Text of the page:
Gingival crevicular fluid gelatinase and its relationship to periodontal disease in human subjects


C. A. G. McCulloch 124 Edward Street Toronto, Ontario Canada M5G 1G6 Telephone: (416) 979-4449 FAX: (416) 979-4566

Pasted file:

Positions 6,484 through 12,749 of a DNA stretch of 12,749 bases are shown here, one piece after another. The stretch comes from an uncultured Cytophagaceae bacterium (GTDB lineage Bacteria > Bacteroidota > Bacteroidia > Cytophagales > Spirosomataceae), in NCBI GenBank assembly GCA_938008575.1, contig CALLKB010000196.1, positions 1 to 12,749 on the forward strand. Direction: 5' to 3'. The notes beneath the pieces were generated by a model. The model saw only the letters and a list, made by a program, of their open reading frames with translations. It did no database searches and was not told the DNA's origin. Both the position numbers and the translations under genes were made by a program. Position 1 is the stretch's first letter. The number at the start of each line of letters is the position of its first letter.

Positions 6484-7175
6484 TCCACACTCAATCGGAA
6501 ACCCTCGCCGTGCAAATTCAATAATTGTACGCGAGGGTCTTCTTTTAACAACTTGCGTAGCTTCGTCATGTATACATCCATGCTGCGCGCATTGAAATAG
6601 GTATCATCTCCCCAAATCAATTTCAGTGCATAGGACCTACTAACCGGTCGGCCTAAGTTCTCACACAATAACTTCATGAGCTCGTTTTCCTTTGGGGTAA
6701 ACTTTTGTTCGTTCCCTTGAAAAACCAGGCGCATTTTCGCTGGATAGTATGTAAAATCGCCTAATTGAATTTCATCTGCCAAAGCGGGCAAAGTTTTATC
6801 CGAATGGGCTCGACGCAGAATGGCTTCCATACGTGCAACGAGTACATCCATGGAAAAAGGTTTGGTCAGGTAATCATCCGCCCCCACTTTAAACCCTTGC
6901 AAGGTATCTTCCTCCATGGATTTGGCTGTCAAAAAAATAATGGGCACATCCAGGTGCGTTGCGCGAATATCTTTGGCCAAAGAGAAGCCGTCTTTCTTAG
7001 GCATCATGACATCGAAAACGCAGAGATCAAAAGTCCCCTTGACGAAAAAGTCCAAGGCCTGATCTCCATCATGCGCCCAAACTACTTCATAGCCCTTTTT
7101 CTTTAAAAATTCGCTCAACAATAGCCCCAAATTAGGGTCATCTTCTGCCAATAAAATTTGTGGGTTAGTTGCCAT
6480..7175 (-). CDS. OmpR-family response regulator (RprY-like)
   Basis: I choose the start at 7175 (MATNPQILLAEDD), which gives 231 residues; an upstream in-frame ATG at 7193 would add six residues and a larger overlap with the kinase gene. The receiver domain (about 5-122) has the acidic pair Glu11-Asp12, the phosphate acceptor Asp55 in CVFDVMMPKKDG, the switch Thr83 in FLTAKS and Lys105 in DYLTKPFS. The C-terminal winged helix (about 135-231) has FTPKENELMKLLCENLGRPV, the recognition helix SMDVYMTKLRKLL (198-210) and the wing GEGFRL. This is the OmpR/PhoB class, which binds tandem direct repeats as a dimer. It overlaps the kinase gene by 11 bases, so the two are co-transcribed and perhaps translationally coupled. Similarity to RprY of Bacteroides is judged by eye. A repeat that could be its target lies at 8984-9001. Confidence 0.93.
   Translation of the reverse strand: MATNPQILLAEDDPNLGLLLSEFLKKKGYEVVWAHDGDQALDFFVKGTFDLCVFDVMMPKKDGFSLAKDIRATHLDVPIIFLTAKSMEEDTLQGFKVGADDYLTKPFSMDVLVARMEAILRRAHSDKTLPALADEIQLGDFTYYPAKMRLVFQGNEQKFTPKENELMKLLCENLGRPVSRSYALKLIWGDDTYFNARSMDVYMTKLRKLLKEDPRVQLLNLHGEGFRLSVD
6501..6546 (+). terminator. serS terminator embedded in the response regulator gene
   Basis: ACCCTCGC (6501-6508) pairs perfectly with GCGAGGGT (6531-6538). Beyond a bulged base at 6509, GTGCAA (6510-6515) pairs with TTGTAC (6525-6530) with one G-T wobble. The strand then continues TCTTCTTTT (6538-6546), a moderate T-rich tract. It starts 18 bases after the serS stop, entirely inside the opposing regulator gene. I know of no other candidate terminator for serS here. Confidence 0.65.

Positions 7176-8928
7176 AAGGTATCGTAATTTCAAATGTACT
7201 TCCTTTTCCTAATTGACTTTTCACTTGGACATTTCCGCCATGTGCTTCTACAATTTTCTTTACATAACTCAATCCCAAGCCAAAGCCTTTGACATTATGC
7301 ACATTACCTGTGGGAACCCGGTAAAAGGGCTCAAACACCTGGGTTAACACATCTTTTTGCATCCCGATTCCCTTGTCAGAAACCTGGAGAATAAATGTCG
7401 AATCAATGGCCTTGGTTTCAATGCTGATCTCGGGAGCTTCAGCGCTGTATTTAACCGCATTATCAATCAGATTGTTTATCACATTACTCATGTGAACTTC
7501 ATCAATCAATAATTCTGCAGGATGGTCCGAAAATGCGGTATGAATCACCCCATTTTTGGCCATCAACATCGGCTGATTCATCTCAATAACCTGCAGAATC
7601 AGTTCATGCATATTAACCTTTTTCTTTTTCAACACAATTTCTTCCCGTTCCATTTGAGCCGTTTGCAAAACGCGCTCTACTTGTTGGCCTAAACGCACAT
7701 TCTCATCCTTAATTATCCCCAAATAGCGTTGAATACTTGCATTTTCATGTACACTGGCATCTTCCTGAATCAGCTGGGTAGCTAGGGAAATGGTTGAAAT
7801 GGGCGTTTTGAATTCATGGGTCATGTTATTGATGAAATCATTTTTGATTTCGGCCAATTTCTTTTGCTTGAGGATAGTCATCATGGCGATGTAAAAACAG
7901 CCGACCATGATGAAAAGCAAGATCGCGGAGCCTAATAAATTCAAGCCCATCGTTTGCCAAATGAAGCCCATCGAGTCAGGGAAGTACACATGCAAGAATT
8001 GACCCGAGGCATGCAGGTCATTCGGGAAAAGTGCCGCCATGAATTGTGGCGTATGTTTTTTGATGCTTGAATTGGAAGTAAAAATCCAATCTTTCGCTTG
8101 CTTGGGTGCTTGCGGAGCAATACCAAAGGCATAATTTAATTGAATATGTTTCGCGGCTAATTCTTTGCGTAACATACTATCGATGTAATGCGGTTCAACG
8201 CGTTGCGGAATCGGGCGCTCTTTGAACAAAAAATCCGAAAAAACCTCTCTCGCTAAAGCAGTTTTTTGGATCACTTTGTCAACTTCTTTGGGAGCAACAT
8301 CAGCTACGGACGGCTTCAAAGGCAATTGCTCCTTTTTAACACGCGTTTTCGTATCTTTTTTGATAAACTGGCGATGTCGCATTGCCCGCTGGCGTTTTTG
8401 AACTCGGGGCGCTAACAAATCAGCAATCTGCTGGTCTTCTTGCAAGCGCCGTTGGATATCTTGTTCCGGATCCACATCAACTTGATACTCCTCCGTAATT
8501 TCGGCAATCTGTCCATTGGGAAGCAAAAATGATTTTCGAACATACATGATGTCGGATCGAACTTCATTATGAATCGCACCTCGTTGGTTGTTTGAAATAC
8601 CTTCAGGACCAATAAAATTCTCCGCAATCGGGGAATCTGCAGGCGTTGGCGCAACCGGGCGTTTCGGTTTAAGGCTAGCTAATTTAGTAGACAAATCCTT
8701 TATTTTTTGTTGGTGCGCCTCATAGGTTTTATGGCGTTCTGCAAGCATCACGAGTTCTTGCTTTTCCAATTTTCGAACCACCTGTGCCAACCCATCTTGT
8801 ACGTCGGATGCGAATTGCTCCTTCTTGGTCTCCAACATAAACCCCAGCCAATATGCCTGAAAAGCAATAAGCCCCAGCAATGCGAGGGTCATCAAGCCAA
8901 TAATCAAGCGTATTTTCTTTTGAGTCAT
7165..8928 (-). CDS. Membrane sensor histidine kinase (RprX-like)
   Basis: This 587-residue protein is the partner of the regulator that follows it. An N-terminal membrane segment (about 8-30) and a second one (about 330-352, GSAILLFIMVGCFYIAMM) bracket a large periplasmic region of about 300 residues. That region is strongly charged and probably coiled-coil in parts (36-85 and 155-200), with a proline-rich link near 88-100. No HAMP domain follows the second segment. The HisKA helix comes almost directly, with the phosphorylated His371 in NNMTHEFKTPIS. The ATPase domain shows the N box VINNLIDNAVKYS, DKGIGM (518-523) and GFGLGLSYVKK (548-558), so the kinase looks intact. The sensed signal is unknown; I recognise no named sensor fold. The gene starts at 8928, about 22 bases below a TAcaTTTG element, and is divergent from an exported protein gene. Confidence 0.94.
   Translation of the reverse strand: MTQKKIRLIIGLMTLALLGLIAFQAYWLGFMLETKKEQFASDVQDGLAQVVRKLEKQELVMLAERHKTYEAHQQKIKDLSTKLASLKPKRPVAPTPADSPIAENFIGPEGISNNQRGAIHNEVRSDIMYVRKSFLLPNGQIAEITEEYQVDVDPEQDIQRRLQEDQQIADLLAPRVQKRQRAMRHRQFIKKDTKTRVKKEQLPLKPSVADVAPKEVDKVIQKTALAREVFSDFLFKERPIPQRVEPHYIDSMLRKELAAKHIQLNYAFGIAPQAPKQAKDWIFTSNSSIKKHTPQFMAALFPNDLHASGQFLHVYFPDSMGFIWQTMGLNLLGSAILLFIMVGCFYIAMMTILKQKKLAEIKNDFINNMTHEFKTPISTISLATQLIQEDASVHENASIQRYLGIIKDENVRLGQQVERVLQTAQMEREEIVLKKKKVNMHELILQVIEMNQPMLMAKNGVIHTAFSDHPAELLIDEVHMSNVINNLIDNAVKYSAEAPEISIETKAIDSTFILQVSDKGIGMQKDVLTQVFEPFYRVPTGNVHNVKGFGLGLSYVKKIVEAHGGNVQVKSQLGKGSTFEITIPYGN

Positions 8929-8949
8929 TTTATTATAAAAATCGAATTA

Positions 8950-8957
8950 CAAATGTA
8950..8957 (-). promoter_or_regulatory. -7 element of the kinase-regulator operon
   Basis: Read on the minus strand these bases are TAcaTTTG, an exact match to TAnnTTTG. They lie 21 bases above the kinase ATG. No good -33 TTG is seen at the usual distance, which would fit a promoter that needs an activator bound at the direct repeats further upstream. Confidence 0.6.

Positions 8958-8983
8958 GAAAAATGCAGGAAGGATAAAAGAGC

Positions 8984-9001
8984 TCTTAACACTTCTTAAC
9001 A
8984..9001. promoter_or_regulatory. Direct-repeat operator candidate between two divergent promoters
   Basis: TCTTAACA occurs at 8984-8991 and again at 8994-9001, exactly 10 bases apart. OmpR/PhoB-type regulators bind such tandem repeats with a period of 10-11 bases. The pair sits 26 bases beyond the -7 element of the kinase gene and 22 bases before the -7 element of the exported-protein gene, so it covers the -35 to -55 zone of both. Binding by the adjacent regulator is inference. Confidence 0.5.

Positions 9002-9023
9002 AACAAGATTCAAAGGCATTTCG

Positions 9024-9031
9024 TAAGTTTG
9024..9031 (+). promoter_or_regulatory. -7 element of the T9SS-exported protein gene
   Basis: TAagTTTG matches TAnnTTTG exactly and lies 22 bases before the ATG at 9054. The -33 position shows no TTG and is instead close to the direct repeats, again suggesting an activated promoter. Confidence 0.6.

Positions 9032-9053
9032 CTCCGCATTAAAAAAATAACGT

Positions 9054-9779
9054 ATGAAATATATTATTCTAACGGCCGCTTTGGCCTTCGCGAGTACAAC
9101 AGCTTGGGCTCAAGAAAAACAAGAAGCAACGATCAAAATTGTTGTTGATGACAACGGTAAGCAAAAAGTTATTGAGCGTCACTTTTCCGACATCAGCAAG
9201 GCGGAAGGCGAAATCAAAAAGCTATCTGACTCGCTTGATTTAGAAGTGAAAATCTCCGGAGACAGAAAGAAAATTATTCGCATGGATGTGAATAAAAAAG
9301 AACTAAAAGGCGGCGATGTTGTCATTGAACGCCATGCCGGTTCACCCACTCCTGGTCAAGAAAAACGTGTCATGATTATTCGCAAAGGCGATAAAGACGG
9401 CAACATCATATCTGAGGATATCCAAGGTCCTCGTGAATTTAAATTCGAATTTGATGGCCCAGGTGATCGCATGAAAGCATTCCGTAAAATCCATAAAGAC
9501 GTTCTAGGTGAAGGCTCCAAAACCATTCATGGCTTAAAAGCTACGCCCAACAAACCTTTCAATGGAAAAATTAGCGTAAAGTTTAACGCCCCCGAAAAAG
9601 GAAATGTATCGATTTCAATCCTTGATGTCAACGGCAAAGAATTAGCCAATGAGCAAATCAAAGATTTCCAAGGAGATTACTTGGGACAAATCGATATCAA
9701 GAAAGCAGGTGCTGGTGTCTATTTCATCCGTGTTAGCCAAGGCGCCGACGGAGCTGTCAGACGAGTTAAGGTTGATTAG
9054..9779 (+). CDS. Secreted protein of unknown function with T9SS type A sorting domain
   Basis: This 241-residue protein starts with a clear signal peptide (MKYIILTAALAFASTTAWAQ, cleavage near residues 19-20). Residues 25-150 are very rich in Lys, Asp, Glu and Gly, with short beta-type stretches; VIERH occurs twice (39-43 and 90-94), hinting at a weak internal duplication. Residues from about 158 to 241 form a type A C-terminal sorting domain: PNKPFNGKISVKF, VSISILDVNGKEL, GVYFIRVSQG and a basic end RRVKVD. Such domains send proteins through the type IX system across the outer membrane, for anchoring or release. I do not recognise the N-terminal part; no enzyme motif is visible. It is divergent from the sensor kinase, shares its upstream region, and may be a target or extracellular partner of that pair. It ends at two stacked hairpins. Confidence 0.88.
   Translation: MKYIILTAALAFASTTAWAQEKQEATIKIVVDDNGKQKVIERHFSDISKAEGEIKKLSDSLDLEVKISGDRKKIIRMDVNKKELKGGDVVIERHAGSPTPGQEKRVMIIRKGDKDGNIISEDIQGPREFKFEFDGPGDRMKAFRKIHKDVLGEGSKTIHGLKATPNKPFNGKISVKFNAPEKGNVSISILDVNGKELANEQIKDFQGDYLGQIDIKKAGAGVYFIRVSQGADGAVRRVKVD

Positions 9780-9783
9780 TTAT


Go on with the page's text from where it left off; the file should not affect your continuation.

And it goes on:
Collagenolytic enzymes released by neutrophils are associated with the destruction of periodontium in periodontal diseases. Measurement of these enzymes in gingival crevicular fluid (GCF) could be used to test for periodontal diseases and thereby simplify diagnosis. To test this hypothesis, gelatinase (MMP-9) was analyzed in GCF samples with a simple assay system. GCF was collected by a mouthrinse method from 10 patients with gingivitis (G); 10 well-treated and maintained periodontitis patients (TP) without detectable loss of attachment; and 9 patients with recurrent loss of periodontal attachment (>2 mm) and/or abscess formation (RP). Clinical measurements including tooth mobility (MOB) and gingival attachment level (GAL) were made monthly for a maximum of 10 months. Active and latent forms of gelatinase were measured by a functional assay using gelatin substrate-gel enzymography and the activities were quantified by laser densitometry. Reproducibility analysis demonstrated that the assay (inter-gel, inter-assay, inter-scan) and diurnal variations were small compared to biological variation. The presence of active gelatinase was detected in 97.8% of TP samples, 86.4% of RP samples, but in only 11.4% of G samples. In addition, the mean active gelatinase activity was found to be significantly higher (p<0.001) in the RP (71 006 U) than the TP (43814 U) groups, both of which were higher (p< 0.001) than the G group (2824 U). During periods of attachment loss, samples from the RP group exhibited a 2-fold increase of mean active gelatinase activity (129414 U). Correlation and regression analyses demonstrated that active gelatinase activity was most strongly associated with loss of GAL (r = 0.52, p<0.0001) and to a lesser degree with mean MOB (r = 0.35, p<0.03). However, neither total (latent plus active) nor latent gelatinase levels were associated closely with any clinical parameters of periodontitis. Metronidazole treatment (250 mg, tid, for 7 days) of RP patients significantly reduced the level of active and latent gelatinase 4- to 6-fold (p< 0.002). These data indicate that measurement of active gelatinase in mouthrinse samples may provide a simple and robust diagnostic test for periodontal diseases and for assessment of treatment response.